A Story I Just Have to Tell
I seem to be the parent of choice for walking my third grader and his pals to school, because each trip we take up the same question: how could we have destroyed the Berlin Wall — what combination of atomic bombs, wrecking balls, stealth teams with special cutting devices, could have done the deed without causing us to be bombed in return (or does that matter?). But today I had a new question for the boys — which I’d already tried out on Sasha at home: "as you know, English is phonetic, but there is something you do everyday that can be understood in any language no matter how the letters and words are pronounced. What is that?"
One boy immediately gave a great answer that I had not considered, "fart." While he was certainly right, that was not what I had in mind. He tried again and I misheard his second cool idea "laugh" for what is of course the response I had in mind, "math." The boys loved thinking about it. As Sasha and I discussed, a chimp first climbing down out of the trees who had no articulated language might still know two berries, two twigs, as different from one or three. Although, in very early counting in Sumer — I seem to recall reading — there was no such thing as "twoness" there was a word for "two cows" or even something like "this red and white cow along with this brown spotted one" — the numeral named the specific thing, it did not exist as an abstraction.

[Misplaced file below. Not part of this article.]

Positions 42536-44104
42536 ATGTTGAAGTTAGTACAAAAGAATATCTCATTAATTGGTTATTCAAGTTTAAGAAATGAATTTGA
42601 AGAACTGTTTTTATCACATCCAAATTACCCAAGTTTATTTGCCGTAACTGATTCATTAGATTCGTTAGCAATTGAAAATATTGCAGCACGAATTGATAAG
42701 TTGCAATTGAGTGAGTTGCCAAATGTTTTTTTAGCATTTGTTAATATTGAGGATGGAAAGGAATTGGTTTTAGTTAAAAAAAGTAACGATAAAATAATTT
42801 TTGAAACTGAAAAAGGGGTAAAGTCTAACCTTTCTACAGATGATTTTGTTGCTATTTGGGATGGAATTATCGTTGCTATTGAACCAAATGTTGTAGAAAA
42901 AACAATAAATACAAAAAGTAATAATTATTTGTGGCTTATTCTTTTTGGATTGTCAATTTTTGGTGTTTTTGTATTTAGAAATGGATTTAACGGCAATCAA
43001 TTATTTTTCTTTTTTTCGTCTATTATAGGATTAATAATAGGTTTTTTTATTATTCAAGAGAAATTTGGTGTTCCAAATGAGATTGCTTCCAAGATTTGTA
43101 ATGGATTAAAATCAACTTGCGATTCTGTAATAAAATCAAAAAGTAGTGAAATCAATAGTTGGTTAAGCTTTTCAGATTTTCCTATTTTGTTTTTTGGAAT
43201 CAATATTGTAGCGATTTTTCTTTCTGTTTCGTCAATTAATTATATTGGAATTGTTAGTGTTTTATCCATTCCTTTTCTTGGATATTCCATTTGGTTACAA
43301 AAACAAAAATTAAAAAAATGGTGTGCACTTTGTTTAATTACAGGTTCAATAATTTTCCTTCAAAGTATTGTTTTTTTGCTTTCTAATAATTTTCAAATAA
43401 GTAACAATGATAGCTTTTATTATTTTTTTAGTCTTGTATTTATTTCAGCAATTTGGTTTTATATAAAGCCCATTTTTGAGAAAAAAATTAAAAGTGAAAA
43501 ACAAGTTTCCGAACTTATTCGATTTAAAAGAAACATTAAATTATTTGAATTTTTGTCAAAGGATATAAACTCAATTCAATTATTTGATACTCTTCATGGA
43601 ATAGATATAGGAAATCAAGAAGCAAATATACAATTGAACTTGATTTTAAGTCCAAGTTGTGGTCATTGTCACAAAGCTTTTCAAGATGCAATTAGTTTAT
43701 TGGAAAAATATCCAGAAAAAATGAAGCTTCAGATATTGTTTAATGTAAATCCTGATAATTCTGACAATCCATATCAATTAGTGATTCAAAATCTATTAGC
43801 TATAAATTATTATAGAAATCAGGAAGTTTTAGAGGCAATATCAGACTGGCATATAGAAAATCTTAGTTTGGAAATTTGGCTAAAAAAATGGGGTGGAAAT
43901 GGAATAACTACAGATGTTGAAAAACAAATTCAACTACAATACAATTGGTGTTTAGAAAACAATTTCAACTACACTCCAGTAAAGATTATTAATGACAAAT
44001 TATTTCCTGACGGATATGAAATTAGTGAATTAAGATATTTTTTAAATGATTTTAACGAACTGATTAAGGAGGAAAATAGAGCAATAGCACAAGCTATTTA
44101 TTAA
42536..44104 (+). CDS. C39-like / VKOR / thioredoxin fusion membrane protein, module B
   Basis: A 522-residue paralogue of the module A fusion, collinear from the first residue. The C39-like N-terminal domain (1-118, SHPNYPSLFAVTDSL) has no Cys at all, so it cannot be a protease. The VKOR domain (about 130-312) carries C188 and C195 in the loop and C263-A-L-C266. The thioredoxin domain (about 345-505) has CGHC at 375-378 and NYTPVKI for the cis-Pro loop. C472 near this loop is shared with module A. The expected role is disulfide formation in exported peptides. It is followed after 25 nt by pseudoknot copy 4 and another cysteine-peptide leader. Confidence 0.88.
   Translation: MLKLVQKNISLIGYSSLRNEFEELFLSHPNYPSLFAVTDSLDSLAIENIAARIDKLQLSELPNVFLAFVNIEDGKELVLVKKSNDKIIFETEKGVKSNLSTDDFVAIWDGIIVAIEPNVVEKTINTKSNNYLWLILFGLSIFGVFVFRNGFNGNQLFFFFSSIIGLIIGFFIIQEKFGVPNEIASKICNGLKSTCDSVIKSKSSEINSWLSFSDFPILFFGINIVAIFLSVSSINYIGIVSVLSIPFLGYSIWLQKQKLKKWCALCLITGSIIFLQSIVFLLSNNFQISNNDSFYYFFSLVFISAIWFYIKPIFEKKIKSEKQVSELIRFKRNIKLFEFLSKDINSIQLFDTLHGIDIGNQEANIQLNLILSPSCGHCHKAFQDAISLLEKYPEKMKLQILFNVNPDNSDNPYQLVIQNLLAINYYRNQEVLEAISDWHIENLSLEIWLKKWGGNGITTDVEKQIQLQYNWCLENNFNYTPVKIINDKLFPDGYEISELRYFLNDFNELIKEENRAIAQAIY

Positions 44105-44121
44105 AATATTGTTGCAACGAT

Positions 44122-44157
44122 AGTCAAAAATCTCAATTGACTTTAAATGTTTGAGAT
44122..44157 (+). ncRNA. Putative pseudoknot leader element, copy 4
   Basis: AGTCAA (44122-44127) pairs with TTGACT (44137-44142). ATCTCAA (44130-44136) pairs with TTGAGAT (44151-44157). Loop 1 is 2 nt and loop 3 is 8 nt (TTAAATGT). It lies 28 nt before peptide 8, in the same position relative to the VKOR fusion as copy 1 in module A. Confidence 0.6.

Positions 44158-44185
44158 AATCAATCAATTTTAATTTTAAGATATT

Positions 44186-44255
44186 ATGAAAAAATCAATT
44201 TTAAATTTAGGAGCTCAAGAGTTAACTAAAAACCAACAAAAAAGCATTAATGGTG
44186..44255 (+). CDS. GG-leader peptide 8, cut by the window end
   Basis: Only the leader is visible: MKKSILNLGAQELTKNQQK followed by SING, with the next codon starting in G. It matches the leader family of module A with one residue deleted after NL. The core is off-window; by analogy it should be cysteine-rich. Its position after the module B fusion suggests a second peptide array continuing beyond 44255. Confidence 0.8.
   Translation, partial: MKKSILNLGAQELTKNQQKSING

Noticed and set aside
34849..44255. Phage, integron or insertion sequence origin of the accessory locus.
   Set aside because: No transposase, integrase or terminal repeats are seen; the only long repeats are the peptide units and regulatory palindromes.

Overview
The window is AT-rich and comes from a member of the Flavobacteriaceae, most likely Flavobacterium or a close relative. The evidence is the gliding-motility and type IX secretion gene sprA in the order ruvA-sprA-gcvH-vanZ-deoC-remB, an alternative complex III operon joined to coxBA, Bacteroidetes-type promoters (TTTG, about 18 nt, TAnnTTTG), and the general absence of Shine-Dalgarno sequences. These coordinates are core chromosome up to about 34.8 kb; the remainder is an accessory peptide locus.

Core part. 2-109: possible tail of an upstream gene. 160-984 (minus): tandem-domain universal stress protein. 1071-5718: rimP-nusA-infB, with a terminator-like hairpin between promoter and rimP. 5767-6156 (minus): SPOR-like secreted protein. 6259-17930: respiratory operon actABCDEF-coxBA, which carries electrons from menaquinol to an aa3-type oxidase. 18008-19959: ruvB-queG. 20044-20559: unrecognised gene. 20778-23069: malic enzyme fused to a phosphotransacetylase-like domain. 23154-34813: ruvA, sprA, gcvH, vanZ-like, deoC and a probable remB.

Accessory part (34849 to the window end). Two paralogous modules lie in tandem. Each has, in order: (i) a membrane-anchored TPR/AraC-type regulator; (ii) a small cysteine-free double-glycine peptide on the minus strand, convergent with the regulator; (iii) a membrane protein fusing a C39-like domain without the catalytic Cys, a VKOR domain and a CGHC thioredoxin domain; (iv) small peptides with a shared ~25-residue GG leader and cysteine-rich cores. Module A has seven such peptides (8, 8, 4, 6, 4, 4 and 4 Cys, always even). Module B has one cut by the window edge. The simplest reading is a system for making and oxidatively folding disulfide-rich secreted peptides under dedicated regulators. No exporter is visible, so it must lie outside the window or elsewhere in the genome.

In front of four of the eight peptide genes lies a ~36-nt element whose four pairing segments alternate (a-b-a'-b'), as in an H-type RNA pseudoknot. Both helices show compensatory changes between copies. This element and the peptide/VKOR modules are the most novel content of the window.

To me that short conversation covering bombs, farts, and ideas — all abubble in the alert freshness of kids’ brains — is so much more alive than the familiar idea that school should start with you, your home, your town and/or story and fable. Those boys are more martial, more material/gross, and more intellectual/abstract than the old school formula. Does that sound like kids you know? How can we harness all of that energy to learning?